I wish I could use my yellowhammer as a jumping-off point for a long disquisition on the whale-collecting of the Seigneur of Holderness, the vanishing villages of the East Yorkshire coastline, whether or not Andrew Marvell was gay and whether as William Empson believed he was a lifelong sufferer from the malaria he contracted in the swampy environs of Hull... and maybe I could, should, or will, one day. But for the moment, I can’t make it mean anything other than itself: one yellowhammer by the river, an unremarkable photo thereof, and this by way of my defence of the smudgy, evanescent zones around the edge of the visual field that may lead us into wonderlands of association, conjecture and mystery, or possibly lead us to nothing and nowhere at all.

Saturday, August 22, 2009

Tuesday, August 18, 2009

Sam in a Box

Vona Groarke, Spindrift

There’s a queasy moment in Fran Brearton’s fine study, Reading Michael Longley, when Brearton describes the series of verse letters Longley wrote in the 70s, one of which, to Derek Mahon, he published in The New Statesman, and which describes the two poets picking their way through an ‘imaginary Peace Line /Around the burnt-out houses of /The Catholics we scarcely loved’. Cue a letter from Mahon the following week dissociating himself from Longley’s belief that he could speak for Mahon’s attitude towards his Catholic neighbours (and also from the phrase ‘two poetic conservatives’). How marvellous to imagine writing a poem to a contemporary of mine which its dedicatee would then be forced to disown, even partially.

Still on that generation, I remember reading Heather Clark’s The Ulster Renaissance: Poetry in Belfast, 1962-1972 and, not infrequently, hardly knowing where to look as the subject turned once again to what this contemporary thought of that one, to how this writer had invested so much more than that writer in the idea of a shared group identity but now felt left out, and wondered if so-and-so had thought he was above all that now. If that was in private, that generation also did a fair amount of intra-group reviewing in the opinion-forming public prints of the time. Is that bad? Perhaps, though when I consider the shameless log-rolling indulged in by the young Ginsberg, and then consider the alternative of sitting around waiting for Lionel Trilling to start writing these raves of Kaddish instead, maybe it isn’t so bad after all.

My feeling on poetic generations, though, is that the agreeable business of being able to get drunk together (now and then) aside, it is wrong to start dressing up accidents of collective birth as mass movements. I was most blessed to have several inspiring and very talented writers as my contemporaries. I read them often, with much admiration, and wish them all hatfuls of prizes. But there are no class reunion photos for poetic generations, alas. The only ways are separate ways.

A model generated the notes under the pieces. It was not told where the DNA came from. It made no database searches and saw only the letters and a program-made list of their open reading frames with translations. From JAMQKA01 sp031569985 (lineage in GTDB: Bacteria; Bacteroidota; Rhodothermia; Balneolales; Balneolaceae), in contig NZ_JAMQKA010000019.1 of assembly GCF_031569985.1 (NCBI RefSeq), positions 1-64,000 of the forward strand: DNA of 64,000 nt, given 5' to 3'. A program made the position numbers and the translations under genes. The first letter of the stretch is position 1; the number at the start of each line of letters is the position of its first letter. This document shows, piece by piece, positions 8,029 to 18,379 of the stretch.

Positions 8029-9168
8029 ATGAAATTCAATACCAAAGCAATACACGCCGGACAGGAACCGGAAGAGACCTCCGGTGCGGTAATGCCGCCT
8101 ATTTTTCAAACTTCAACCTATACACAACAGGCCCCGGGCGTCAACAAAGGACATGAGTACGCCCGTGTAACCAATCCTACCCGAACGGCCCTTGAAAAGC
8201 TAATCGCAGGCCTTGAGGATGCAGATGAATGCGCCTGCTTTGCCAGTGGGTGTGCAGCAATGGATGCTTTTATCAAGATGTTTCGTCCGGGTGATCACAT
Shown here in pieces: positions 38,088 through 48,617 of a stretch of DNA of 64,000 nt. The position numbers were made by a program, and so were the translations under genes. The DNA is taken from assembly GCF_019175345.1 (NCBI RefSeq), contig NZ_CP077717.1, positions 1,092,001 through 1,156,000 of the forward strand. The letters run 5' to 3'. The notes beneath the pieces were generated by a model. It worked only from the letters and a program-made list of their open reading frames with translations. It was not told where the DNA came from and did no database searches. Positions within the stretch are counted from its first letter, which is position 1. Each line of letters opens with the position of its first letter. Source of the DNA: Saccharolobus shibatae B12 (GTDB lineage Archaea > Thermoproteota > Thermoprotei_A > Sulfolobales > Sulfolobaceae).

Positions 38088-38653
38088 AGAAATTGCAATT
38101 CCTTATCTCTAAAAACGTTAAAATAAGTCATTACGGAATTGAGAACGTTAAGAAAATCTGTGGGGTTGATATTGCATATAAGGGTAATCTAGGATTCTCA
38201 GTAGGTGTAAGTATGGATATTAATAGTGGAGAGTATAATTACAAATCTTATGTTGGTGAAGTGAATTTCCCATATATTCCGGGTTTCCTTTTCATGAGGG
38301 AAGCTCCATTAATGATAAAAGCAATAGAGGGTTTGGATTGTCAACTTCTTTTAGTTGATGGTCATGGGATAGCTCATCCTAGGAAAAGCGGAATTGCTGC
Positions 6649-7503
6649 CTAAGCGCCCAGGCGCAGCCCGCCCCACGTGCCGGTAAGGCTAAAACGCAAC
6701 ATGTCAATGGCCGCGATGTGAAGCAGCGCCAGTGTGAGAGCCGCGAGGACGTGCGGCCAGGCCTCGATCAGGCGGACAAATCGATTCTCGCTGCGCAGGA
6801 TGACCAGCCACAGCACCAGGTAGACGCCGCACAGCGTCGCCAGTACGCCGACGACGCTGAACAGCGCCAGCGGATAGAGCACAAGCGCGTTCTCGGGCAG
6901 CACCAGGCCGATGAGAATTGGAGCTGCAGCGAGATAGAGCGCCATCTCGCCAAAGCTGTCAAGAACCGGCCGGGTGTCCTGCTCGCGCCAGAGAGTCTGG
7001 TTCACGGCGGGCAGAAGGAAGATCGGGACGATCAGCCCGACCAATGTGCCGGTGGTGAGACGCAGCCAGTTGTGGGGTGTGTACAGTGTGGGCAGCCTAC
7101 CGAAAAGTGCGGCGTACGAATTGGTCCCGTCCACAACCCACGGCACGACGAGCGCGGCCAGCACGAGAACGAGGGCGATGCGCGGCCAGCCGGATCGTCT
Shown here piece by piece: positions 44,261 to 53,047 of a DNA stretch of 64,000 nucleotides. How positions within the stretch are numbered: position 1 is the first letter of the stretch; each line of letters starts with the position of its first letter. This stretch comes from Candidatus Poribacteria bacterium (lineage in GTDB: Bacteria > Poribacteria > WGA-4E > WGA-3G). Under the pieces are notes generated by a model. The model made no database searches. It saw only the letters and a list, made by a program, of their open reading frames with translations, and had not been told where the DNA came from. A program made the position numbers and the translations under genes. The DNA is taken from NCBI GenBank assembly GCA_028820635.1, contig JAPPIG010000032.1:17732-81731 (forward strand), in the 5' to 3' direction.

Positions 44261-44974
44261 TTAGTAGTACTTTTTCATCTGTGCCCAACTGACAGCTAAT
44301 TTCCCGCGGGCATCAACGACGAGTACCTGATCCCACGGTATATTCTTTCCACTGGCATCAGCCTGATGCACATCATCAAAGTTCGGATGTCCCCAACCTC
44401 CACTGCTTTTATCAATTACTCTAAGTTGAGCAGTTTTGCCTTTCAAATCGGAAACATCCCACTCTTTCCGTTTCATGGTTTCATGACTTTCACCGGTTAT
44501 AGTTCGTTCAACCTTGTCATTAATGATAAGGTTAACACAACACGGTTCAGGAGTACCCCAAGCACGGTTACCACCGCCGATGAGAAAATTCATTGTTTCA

This by way of a circuitous preamble to the question of how to write with any honesty, never mind usefulness, about one’s contemporaries, as prompted by the arrival of Vona Groarke’s Spindrift. I wrote publicly about Vona’s third book, Flight, when it came out, but felt I was being on super-good anti-log-rolling behaviour and maybe sold myself and the book short. So let me get out of the way straight off that her, what, fifth book now since 1994 reminds us (me) again how much VG has been one of the small few making any kind of a difference in poetry from Ireland these days.

VG is a midlander, an inhabitant of what if Ireland were just a little bigger we who’re not from there might be tempted to call the ‘flyover’ counties. (Having once stopped in search of something to eat in Kinnegad I’d be in favour not just of flying over, but tunnelling under, around or right through the goddamn place in future). All that’s missing from many of these Auburnian landscapes, a lot of the time, is a spot of tumbleweed blowing past in the background. So even when the poetic locus is the home (and home is at least three places here, by my count), there’s a sense of camouflage or obliquity, of the home place lurking somewhere it thinks you might overlook, and not feeling the need to shout its grid reference from its inconspicuous rooftop. Consider the ending of ‘The Family Room’:

From here on in
light will be noiseless,
chastened, as if
holding its breath.
Ask any question
of a bolt of smoke;
the scissors will answer
‘Indeed, indeed’.

Consider too the clothes horse of ‘Horses’ that segues from a clothes horse to one of the outdoors kind, and brings the indoors outside and the outdoors back in (and lo, elsewhere there is a poem called ‘Inside Out’):

He bred horses, fenced them in clean lines,
swaddled them in cast-off woollens,
gave them our names,

walked out to stand with them
one Christmas Day; bought back
to the house a voice infused

with inland fields and breath
that flocked above them
like damp flannel, streaming silks.

The tag-line to ‘The Difficult Poem’ proposes a poetry version of Gödel’s theorem: ‘No problem can be solved from the same level of consciousness that created it’, but then the problem identified at the end of the poem turns out to be the use of the word ‘froth’ in a sonnet (‘That is all I can remember’). There is a ubiquitous reluctance to fall back on the poetry of first-person insistence, and when some poems do (‘The Difficult Poem’, ‘Cowslips’), they quickly shut down, as though having none of it.

The final title sequence is an audacious piece of writing, in several ways. I’d been rereading Mahon’s’ ‘Light Sequence’ lately and thinking about how far down the road of stripping away his usual stanzaic splendours he is prepared to go (answer: a certain distance but no further). What distinguishes many of these little will-o’-the-wisps of poems is their swerving away from anything resembling not just a punch line, but any manner of hop-step-and-jump towards the little something extra you may be looking for at the end, not to speak of a tuck-in and story before bedtime too. No, they insist, the poem stops here and that’s it, basta. These are poems of rare unadorned self-sufficiency and grace, to the point of being (like spindrift itself) exceedingly hard to make stand still long enough to say something meaningful about, if you’ll pardon the tortuous syntax. And why is this such a big deal for me, in the (usually) very small package of the poems themselves? At random: